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Re: Can "cause & effect" travel faster than the speed of lig

Post by Beyond » Mon Aug 02, 2010 3:06 pm

I don't either. Somehow this conversation seems to have gone POOF into thin air. Maybe we should let it stay that way??
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Re: Can "cause & effect" travel faster than the speed of lig

Post by StarstruckKid » Mon Aug 16, 2010 12:36 am

What about 'quantum entanglement' and 'gravity waves'?

The speed of sound in a medium such as air or water is the limit at which information can be transmitted from point A to point B, yet a beam of light can also pass 'through' the same medium at a much higher rate, leaving open the idea that some other mechanism could exceed the speed of light through the fabric of the cosmos.

We are stuck on light/electromagnetism because our senses and instruments can so easily detect it, but that does not mean no other transmission mechanism exists.

For instance, the poorly understood (and largely unproven) phenomena of telepathy and 'astral projection' are difficult to explain as electromagnetic in nature.
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Re: Can "cause & effect" travel faster than the speed of lig

Post by Henning Makholm » Mon Aug 16, 2010 1:25 am

StarstruckKid wrote:What about 'quantum entanglement' and 'gravity waves'?
Gravity waves, as predicted by General Relativity, travel at speed c.

Quantum entanglement is what I speak about in my posts of August 2, above. As long as the fundamental theory satisfies Lorentz symmetry (which every quantum theory that makes a claim for being fundamental does), it is relatively straightforward (assuming one knows already how such theories work) to argue that entanglement cannot be used to send information faster than c.
We are stuck on light/electromagnetism because our senses and instruments can so easily detect it, but that does not mean no other transmission mechanism exists.
No, but special relativity still forbids information from travel faster than c. It does not depend on light, but can derived simply from considering how the spacetime differently moving inertial frames fit together.

The basic postulate of special relativity is that there is some speed that all inertial observers measure to be the same. This invariant speed, named c, turns out to be the fastest that information can meaningfully be imagined to travel. The fact that light happens to travel at speed c through vacuum is convenient for practical measurement, but the theory would work perfectly well without it.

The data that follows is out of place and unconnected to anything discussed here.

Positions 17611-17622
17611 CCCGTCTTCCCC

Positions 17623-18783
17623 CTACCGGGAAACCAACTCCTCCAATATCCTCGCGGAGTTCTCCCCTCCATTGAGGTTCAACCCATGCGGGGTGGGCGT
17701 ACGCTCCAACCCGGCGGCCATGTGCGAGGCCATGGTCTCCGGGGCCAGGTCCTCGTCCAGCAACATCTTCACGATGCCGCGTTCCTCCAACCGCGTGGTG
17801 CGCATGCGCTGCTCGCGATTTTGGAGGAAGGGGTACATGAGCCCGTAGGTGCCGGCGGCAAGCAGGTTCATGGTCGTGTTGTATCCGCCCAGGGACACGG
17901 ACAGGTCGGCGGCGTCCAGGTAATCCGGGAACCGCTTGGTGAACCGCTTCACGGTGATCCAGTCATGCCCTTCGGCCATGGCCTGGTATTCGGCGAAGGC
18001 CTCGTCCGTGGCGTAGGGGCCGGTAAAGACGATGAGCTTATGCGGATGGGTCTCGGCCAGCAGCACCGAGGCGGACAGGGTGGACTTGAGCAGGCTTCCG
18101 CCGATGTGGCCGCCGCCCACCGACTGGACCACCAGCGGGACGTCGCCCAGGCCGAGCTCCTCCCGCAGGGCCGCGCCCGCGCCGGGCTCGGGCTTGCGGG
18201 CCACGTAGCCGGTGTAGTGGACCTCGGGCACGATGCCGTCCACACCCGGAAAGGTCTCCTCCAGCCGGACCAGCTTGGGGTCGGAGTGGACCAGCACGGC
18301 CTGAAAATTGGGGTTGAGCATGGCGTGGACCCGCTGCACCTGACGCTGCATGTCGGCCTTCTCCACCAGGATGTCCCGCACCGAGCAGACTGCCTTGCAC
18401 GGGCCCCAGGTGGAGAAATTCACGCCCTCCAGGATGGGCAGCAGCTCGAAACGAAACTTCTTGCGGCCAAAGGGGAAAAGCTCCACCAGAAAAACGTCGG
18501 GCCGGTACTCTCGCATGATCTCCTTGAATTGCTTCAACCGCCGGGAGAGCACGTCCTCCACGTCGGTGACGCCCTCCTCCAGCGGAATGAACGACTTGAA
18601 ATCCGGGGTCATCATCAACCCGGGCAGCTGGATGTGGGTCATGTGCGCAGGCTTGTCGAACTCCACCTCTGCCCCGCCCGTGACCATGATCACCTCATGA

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Re: Can "cause & effect" travel faster than the speed of lig

Post by Chris Peterson » Mon Aug 16, 2010 4:05 am

StarstruckKid wrote:The speed of sound in a medium such as air or water is the limit at which information can be transmitted from point A to point B, yet a beam of light can also pass 'through' the same medium at a much higher rate, leaving open the idea that some other mechanism could exceed the speed of light through the fabric of the cosmos.
No, solid theory sets c as the limit for information transfer. It is important to realize that c is not the speed of light. It is a universal constant that shows up in many places. It happens that one of its most obvious physical manifestations is that it defines the speed of light in a vacuum. That is, c defines the speed of light, not the other way around.
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Re: Can "cause & effect" travel faster than the speed of lig

Post by StarstruckKid » Tue Aug 17, 2010 2:14 am

My point was not about c versus the speed of light, or whether information can propagate faster than c; solid theory also says sound cannot travel faster that mach 1 in air, not to be too rigorous or to make that an analogy to c. It was, rather, to suggest, as a "thought experiment", that there may be some other mechanism that we are not aware of because neither we nor our existing instruments can detect it, and which is not addressed by the mathematics of relativity, that can 'bypass' or 'move through' space as we know it and is not bound by c, just as c is not bound by the speed of sound in air.